EFF in the News
Overstatement? Maybe not, said attorney Lee Tien with the Electronic Frontier Foundation. "It's really very clear, both under the Constitution, the 4th Amendment, the privacy of the home is really the most important value," Tien said.
And Tien said those meters could tell the government, even the police, what's going on in your home. "Inside your home is where the government isn't supposed to intrude without some kind of a warrant usually. And yet when this data is flowing freely outside your home, then the information gets outside that protected boundary and you start to have a problem."
In the wake of the DMCA takedown notice that forced Cryptome offline, the EFF is pointing out yet another massive in with the DMCA's notice-and-takedown setup: it leads to a ton of collateral damage in getting legitimate, authorized, non-infringing content blocked by overzealous takedowns.
The Electronic Frontier Foundation reported Monday evening that it gained access to a March 2009 version of the agreement. EFF noticed that NASA had developed an iPhone app, so the cyber-rights foundation then used the Freedom of Information Act to obtain the agreement from NASA. The space agency judged that the FOIA trumps the Apple agreement, so they turned the Apple document over to EFF.
Apple's developer agreement -- recently unearthed by the Electronic Frontier Foundation -- severely limits the company's liability and enables them to kill any application.
"Overall, the Agreement is a very one-sided contract, favoring Apple at every turn," the EFF wrote. "That's not unusual where end-user license agreements are concerned (and not all the terms may ultimately be enforceable), but it's a bit of a surprise as applied to the more than 100,000 developers for the iPhone, including many large public companies.
"How can Apple get away with it? Because it is the sole gateway to the more than 40 million iPhones that have been sold. In other words, it's only because Apple still "owns" the customer, long after each iPhone (and soon, iPad) is sold, that it is able to push these contractual terms on the entire universe of software developers for the platform."
Apparently, copies of the “iPhone Developer Program License Agreement” have been hard to come by - until now. The Electronic Frontier Foundation, spotting a NASA App for the iPhone, filed a Freedom of Information Act request for a copy of the agreement “so that the general public could see what rules controlled the technology they could use with their phones.”
Cindy Cohn, the San Francisco-based legal director for the Electronic Frontier Foundation who spoke at the court hearing in opposition to the book plan, said the group has repeatedly urged Google to incorporate many of the same privacy standards that public libraries have, such as never turning over library records to police without a warrant.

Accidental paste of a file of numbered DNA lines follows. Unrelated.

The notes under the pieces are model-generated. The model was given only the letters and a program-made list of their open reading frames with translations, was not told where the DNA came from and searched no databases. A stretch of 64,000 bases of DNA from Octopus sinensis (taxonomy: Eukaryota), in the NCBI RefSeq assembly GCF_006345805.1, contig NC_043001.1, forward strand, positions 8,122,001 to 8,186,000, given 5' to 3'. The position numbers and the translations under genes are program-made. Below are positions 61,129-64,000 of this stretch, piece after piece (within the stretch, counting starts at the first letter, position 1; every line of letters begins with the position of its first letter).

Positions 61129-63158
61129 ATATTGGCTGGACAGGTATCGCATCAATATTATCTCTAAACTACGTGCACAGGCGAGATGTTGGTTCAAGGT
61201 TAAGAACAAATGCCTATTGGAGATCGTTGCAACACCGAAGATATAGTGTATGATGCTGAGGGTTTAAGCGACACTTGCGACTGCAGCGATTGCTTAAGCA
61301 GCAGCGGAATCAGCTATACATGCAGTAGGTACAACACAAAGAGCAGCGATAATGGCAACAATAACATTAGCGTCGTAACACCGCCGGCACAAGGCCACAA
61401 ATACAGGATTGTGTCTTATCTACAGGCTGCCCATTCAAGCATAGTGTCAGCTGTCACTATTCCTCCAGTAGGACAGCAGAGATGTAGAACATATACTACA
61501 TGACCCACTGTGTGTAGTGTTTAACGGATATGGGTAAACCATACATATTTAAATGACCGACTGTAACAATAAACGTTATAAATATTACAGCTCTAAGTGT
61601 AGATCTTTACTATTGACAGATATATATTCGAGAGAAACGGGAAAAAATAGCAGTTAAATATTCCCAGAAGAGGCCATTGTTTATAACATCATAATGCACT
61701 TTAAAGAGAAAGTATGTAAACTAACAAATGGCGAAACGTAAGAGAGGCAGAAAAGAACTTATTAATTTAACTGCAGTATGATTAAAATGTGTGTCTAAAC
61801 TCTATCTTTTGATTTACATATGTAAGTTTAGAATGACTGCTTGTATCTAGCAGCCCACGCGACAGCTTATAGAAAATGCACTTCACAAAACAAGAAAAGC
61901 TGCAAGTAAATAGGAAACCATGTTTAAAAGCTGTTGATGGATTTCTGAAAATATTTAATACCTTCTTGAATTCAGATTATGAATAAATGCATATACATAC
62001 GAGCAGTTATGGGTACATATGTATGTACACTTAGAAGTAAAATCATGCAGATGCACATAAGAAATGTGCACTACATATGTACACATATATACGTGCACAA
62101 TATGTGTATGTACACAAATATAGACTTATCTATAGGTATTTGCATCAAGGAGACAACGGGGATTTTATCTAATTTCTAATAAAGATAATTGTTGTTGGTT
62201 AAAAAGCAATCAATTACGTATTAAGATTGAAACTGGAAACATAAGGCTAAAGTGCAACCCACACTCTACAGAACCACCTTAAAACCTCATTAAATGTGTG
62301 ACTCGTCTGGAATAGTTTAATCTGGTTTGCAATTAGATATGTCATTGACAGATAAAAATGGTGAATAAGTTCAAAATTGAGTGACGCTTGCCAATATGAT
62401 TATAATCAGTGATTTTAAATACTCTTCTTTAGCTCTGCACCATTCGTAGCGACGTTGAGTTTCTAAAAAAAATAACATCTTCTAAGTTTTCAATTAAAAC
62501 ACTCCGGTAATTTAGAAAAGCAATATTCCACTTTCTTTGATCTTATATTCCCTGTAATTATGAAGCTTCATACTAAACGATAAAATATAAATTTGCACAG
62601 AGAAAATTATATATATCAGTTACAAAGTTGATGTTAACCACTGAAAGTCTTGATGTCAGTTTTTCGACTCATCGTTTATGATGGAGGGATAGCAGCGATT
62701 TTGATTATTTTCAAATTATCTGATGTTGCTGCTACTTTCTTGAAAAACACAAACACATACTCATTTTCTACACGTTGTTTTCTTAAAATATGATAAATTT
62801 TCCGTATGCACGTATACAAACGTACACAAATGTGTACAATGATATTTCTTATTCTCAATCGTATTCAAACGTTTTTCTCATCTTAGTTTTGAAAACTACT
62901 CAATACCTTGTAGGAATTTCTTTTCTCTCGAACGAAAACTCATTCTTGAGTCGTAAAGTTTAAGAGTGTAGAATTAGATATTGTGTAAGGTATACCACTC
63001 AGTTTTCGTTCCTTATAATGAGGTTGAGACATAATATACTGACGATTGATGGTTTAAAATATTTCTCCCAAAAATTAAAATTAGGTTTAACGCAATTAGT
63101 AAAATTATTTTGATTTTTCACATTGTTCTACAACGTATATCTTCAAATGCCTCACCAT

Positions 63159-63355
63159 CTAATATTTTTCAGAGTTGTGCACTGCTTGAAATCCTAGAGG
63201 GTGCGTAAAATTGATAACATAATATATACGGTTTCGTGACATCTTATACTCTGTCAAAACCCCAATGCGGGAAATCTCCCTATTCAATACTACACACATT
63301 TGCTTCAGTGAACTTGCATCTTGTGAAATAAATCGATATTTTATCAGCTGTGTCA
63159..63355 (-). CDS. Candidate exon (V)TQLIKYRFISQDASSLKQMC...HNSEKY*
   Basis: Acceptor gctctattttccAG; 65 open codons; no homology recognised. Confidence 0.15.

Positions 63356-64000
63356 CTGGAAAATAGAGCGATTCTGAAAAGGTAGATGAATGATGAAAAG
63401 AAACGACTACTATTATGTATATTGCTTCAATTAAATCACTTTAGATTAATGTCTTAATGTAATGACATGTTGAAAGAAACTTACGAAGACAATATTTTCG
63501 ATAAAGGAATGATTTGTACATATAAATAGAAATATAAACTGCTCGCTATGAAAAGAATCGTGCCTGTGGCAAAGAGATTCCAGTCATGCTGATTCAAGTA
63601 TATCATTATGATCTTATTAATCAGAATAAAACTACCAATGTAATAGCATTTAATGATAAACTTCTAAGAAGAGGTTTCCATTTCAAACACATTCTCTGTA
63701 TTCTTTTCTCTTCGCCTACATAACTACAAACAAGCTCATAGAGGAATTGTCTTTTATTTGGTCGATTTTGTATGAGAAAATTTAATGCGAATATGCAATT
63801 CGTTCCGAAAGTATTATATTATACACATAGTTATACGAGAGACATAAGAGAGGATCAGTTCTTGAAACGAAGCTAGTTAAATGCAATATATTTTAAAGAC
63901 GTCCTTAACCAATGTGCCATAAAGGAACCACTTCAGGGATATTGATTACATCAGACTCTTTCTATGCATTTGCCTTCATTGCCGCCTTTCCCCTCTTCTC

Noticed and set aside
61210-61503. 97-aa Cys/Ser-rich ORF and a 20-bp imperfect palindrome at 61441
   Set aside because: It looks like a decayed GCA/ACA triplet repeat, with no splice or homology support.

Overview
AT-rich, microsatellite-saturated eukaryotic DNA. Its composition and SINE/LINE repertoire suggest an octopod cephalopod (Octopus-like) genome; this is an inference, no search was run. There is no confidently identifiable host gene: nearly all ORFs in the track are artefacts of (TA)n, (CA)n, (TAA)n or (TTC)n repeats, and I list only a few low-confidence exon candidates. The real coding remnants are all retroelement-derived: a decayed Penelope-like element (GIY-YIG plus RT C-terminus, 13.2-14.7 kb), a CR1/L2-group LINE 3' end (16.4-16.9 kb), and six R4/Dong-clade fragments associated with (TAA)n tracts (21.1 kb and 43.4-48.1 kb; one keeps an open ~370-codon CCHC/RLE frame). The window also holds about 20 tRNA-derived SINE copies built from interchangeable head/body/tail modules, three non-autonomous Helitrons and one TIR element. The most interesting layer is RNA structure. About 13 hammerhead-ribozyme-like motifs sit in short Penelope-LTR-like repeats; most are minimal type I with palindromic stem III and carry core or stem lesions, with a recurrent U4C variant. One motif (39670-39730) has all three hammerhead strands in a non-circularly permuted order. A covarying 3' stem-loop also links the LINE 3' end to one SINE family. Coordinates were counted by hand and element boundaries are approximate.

Google wanted to make such decisions on a case by case basis.
"It's tremendously important" for Google to adopt the library standards, Cohn said. "The ability to be able to engage in intellectual inquiry without somebody being tracked — it's an important piece of free expression."
Rebecca Jeschke of the Electronic Frontier Foundation pointed out to us...truth can rip through cyberspace as quickly as lies.
"Before the ink is dry on net neutrality regulations, we already see corporate lobbyists and 'public decency' advocates pushing for loopholes," said EFF Civil Liberties Director Jennifer Granick. "A loophole like this could swallow network neutrality, with ISPs claiming copyright enforcement as a pretext for all sorts of discriminatory behaviour."
Fred von Lohmann, senior staff attorney with the Electronic Frontier Foundation, a group that advocates for tech companies and Internet users, defended Real's pursuit of the case. He said Real could have provided real benefit to consumers, if not with RealDVD, then eventually with a DVD player that would have incorporated some of the software's copying abilities. Real was working on a player, codenamed Facet, which would have created copies of DVDs and stored more than 70 films on its hard drive.
"(Real's testimony) made it clear that Real was out to deliver to consumers a product that people wanted to see," von Lohmann said. "I think the message this sends is if you get into the business of enabling consumers to do with DVDs what they've long done with CDs, you'll get sued out of the business. I think that's bad news for consumers. What that means is that if you want to create a digital back-up of your movies, you have to pay for that a second time on iTunes."